Appeals court denies Biden’s request to delay reimplementation of Trump’s ‘Remain in Mexico’ policy
The Fifth Circuit Court of Appeals refused late Thursday night to delay implementation of a judge’s order reinstating former President Donald Trump’s “remain in Mexico” policy forcing asylum seekers to remain in Mexico while they await their court dates.
Last week, U.S. District Court Judge Matthew Kacsmaryk ordered the Biden administration to reinstate the Migration Protection Protocols (MPP), known as the “remain in Mexico policy.” Kacsmaryk ordered that the procedure to rescind the program was not properly followed under the Administrative Procedure Act.
“After a full bench trial and 53 pages of finding of facts and conclusions of law, the district court concluded that DHS’s purported recession of MPP violated the Administrative Procedure Act,” the ruling states.
The Biden administration urged the Fifth Circuit Court of Appeals to stay the order while it appealed Kacsmaryk’s decision. That request was denied by a panel of 3 judges, Jennifer Walker Elrod, appointed by President George W. Bush, Andy Oldham, appointed by President Trump, and Cory Wilson, appointed by President Trump.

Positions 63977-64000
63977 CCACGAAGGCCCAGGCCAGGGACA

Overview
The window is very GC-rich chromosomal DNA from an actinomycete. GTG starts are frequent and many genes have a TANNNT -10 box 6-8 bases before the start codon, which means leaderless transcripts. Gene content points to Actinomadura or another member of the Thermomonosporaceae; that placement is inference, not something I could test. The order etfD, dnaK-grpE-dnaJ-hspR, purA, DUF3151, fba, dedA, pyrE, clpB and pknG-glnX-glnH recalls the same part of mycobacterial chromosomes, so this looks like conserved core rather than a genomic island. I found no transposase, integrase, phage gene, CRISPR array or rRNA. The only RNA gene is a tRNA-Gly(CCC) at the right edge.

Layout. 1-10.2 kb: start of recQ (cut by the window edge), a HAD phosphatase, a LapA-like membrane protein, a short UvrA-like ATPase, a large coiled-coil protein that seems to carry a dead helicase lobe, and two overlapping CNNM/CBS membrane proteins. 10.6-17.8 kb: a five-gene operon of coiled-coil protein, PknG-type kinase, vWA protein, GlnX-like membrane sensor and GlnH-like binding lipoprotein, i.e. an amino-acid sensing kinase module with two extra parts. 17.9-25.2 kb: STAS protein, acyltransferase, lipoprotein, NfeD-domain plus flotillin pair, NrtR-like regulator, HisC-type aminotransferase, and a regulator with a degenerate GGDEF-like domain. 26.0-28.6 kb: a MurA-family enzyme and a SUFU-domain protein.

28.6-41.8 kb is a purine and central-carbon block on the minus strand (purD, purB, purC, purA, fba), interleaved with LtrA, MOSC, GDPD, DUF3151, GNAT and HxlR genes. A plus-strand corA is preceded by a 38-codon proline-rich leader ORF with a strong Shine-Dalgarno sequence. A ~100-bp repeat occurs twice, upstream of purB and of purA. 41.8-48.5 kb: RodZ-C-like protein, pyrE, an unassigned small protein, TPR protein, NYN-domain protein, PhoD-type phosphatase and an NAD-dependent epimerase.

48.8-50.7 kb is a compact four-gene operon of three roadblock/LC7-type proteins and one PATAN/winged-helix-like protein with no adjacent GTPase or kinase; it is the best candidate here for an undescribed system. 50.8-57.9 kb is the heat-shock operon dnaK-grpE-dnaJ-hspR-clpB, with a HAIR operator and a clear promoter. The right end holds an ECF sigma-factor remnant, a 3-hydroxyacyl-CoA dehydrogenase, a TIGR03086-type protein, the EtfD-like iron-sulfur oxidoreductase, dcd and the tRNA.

The Biden administration can now request an emergency stay with the U.S. Supreme Court.
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The Migration Protection Protocols forced thousands of asylum seekers attempting to enter the U.S. to stay in Mexico as they awaited their court date in the U.S. Illegal immigration activists blasted the policy as cruel and urged President Biden to rescind it. President Biden ended the policy on his first day in office and the Department of Homeland Security officially stopped enforcing it in June.
“The goal of MPP was to ensure that certain aliens attempting to enter the U.S. illegally or without documentation will no longer be released into the country, where they often fail to file an asylum application and/or disappear before an immigration judge can determine the merits of any claim,” the court’s decision says.